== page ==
On Harvard’s campus, there’s a portal to another world — literally.
Inside an unassuming shipping container that sits on the grass at Harvard Divinity School, students, staff and other visitors can come face-to-face with refugees around the world.
The portal is part of a project by Shared Studios, an art, design and technology collective, and it features immersive technology to connect people from around the world in real-time audio and video conversations.
This portal ended up in Massachusetts thanks to a partnership between Shared Studios, the Religious Literacy Project at Harvard Divinity School, the American Academy of Religion and Boston College.
Diane Moore, director of the Religious Literacy Project and a Harvard Divinity School lecturer, said that a crucial objective of the literacy project is to show that religion is not just about beliefs and practices but is connected to a “strong sense of values embedded in cultures and communities — sometimes explicitly religious, sometimes not.” The portal is a way to share these values across religious and geographical lines.
Recently, Moore visited a displaced persons camp in Erbil, Iraq, and worked with refugees — some of whom had been displaced for more than three years due to the fighting in Mosul.
“One of the main concerns they have is that people hear and understand their stories,” Moore said.
It was important to her to help bring the portal to the Boston area “as just one small way to help connect” people around the globe, especially concerning migration and immigration.
“There are 65 million displaced persons around the globe,” she said. “Those numbers are so impossible to get your head around, it really is then about the opportunity to connect with individual people to understand both their challenges and their resilience.”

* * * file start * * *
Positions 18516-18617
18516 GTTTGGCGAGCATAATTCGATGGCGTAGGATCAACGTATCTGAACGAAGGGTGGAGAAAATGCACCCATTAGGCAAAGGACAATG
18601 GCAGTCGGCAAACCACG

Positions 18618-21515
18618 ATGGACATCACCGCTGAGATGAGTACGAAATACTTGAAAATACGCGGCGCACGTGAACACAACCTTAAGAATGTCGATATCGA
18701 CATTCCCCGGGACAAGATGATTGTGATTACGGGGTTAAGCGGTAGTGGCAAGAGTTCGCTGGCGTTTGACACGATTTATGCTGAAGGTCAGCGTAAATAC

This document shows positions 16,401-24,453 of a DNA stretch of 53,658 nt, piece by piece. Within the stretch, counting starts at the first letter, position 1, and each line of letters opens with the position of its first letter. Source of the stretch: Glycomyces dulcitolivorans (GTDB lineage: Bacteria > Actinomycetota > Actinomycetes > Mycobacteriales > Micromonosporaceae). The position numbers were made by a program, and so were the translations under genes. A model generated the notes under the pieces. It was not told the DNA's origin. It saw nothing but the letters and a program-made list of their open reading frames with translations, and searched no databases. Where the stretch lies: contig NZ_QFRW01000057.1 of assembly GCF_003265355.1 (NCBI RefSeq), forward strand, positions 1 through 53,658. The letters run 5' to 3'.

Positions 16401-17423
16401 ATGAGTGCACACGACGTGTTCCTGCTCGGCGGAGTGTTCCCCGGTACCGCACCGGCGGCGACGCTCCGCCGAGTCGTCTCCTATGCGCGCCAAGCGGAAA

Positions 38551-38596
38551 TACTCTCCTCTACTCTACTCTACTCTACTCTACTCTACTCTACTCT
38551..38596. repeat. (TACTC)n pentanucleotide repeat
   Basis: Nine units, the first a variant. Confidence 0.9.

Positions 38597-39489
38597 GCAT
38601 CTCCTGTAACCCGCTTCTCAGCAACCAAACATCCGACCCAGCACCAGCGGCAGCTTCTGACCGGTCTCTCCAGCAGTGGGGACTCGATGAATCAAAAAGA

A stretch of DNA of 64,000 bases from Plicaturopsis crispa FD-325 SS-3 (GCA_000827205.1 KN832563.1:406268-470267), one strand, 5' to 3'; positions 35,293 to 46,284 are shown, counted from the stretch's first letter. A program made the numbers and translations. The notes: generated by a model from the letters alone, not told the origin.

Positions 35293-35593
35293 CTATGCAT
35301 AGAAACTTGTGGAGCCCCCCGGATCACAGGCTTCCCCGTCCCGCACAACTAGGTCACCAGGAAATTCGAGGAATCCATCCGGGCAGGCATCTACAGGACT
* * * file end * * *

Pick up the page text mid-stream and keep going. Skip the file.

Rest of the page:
Moore has been teaching specifically about the Syrian crisis, and the portal has enhanced those lessons for her students, but it’s also open to anyone. Multiple high school classes have visited to talk with other teens, and poets came in to share their work. People have talked about their lives and shared specific stories from prompts, and they even sang songs together.
“The power of the portal is it really is an intimate space,” Moore said. “It's inside this container, which is then shielded from outside. You are literally face-to-face at a full body screen with people, so it feels like — the comment we heard from many people is that it feels like you’re in the room with them.”
Moore hopes to establish a permanent portal on Harvard’s campus in the future, which could be used for a number of creative global collaborations. In the meantime, Thursday, Nov. 9, is the portal’s last day at Harvard, but it’s staying in the area by heading to Boston College next. It’s there from Nov. 13 to 16; register for a timeslot here or through events.bc.edu/refugee_portal.